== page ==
Is it better to have some healthy sport or enough money to spend to do and buy what we like best? The answer may not be obvious. According to a study, what really makes us happy is the physical activity practiced in a moderate but regular way.
Physically active people are less likely to feel unhappy than more sedentary people. The key to happiness is therefore in sport, at least according to the results of research presented by a team from the universities of Yale and Oxford.
The benefits of physical activity on our health have already been demonstrated several times, but in this case the researchers found that practicing sport also has beneficial effects on mood and the degree of happiness (in fact we had already talked about research that had arrived at more or less the same results).
According to a study published in The Lancet, people who regularly exercise only feel a black mood 35 days a year, compared to 53 days for those who are inactive. Money, on the other hand, does not make you happy. To support this thesis, the researchers studied the physical habits and moods of more than a million American citizens.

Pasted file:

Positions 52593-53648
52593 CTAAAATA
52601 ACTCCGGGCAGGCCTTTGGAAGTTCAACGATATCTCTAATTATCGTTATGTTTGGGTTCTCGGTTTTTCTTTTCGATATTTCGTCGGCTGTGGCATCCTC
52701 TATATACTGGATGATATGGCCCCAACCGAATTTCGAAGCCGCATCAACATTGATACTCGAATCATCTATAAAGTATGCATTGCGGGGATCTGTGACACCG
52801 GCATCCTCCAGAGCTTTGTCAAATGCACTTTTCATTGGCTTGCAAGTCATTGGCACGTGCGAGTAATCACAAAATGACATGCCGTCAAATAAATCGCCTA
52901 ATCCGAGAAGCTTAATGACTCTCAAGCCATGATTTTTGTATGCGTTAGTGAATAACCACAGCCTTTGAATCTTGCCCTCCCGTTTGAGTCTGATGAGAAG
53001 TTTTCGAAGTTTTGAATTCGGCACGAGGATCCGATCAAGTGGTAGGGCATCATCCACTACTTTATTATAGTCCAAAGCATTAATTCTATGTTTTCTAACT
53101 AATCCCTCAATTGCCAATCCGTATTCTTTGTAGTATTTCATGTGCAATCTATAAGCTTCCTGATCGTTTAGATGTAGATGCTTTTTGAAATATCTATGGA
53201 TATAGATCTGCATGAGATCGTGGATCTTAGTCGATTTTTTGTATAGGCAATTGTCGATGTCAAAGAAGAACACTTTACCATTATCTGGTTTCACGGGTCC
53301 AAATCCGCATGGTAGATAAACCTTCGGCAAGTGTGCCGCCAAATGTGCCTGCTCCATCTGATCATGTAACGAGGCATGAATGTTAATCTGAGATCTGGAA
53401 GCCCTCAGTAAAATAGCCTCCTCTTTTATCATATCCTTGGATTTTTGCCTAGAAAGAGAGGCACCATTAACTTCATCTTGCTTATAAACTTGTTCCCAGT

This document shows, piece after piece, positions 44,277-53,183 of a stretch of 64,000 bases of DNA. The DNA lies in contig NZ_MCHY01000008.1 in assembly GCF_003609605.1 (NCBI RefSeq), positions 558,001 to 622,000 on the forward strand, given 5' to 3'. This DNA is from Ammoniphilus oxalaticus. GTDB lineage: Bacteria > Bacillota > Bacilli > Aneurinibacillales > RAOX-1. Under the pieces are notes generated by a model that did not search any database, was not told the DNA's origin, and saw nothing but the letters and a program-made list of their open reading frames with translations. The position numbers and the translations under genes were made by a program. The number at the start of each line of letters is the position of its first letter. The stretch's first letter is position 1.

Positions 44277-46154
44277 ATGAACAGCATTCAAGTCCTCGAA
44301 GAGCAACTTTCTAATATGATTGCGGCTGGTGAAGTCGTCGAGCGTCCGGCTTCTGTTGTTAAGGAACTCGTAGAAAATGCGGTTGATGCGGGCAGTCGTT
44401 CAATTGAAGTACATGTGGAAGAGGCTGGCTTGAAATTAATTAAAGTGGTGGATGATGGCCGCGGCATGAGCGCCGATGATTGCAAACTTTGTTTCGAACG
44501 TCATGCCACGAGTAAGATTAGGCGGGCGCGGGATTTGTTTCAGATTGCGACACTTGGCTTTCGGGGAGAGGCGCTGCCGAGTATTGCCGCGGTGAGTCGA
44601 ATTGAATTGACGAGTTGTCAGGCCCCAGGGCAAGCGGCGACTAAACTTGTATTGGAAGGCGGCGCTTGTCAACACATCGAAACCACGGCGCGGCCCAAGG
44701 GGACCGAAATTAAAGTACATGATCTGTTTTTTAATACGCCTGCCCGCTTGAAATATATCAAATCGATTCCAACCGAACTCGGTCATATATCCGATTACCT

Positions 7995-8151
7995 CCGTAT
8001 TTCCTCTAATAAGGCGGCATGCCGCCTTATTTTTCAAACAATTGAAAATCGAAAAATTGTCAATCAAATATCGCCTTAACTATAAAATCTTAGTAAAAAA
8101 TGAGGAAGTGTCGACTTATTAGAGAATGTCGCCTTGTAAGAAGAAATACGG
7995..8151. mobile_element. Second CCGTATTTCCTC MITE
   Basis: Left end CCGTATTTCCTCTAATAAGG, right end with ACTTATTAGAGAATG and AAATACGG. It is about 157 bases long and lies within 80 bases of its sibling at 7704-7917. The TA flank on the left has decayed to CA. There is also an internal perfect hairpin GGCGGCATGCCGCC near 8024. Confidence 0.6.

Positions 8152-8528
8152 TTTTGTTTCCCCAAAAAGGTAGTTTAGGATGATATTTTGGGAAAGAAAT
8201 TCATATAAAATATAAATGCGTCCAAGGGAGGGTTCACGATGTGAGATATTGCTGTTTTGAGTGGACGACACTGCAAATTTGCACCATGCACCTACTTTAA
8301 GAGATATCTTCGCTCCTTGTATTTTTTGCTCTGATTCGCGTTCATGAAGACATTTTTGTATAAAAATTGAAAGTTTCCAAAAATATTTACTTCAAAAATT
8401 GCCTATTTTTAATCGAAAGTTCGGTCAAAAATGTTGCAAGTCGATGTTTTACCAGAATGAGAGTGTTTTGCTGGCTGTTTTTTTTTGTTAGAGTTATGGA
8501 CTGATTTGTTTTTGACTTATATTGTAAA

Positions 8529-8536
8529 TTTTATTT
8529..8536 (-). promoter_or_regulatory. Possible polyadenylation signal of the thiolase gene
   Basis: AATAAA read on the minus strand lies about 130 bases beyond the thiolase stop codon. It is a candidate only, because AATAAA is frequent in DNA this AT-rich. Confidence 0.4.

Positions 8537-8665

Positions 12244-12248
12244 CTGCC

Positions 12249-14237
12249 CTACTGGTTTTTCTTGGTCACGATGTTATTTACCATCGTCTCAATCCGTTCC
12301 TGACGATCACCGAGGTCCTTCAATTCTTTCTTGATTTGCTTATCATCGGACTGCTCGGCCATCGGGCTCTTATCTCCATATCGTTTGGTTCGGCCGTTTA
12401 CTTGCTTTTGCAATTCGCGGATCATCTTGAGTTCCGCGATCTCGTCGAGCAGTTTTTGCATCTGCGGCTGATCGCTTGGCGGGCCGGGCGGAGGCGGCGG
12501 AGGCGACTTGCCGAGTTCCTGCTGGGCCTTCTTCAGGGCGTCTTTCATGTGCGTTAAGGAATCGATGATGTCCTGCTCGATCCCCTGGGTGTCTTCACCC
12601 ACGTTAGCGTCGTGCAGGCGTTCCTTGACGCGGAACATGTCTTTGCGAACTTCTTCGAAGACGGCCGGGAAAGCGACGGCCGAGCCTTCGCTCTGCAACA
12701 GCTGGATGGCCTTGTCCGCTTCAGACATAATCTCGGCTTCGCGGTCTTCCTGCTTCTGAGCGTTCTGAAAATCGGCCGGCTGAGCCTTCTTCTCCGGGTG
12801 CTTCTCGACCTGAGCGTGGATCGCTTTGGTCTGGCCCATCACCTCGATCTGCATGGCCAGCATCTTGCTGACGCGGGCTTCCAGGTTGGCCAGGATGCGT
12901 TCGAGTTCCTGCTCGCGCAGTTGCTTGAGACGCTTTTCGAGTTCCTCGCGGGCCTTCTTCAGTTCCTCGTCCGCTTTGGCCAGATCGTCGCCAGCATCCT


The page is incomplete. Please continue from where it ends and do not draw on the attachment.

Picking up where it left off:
The participants were asked in particular the question: “How many times have you felt mentally ill in the last 30 days, for example because of stress, depression or emotional problems?”.
The answers were then compared with the level of physical activity and sport performed by each one. It was noted that people who are physically active (not just running, cycling or working in the gym, but also working at home or mowing the lawn) feel better than those who are lazier and earn at least $25,000 a year (net). So even money helps the mood, but it must be a lot! Sport is definitely a means more affordable for everyone to be happy.
However, you should not exaggerate. As Adam Chekroud of Yale University, author of the study, said in an interview:
“The relationship between the duration of the sport and the mental load is U-shaped.
This means that people who train for more than 3 hours experience more mental discomfort than those who practice activities in a more moderate way. Ideally, according to the researchers, sports should be done in three, four or five sessions of 30 to 60 minutes per week.
Better to focus on group activities, such as team sports, whose beneficial effects are greater than those of individuals.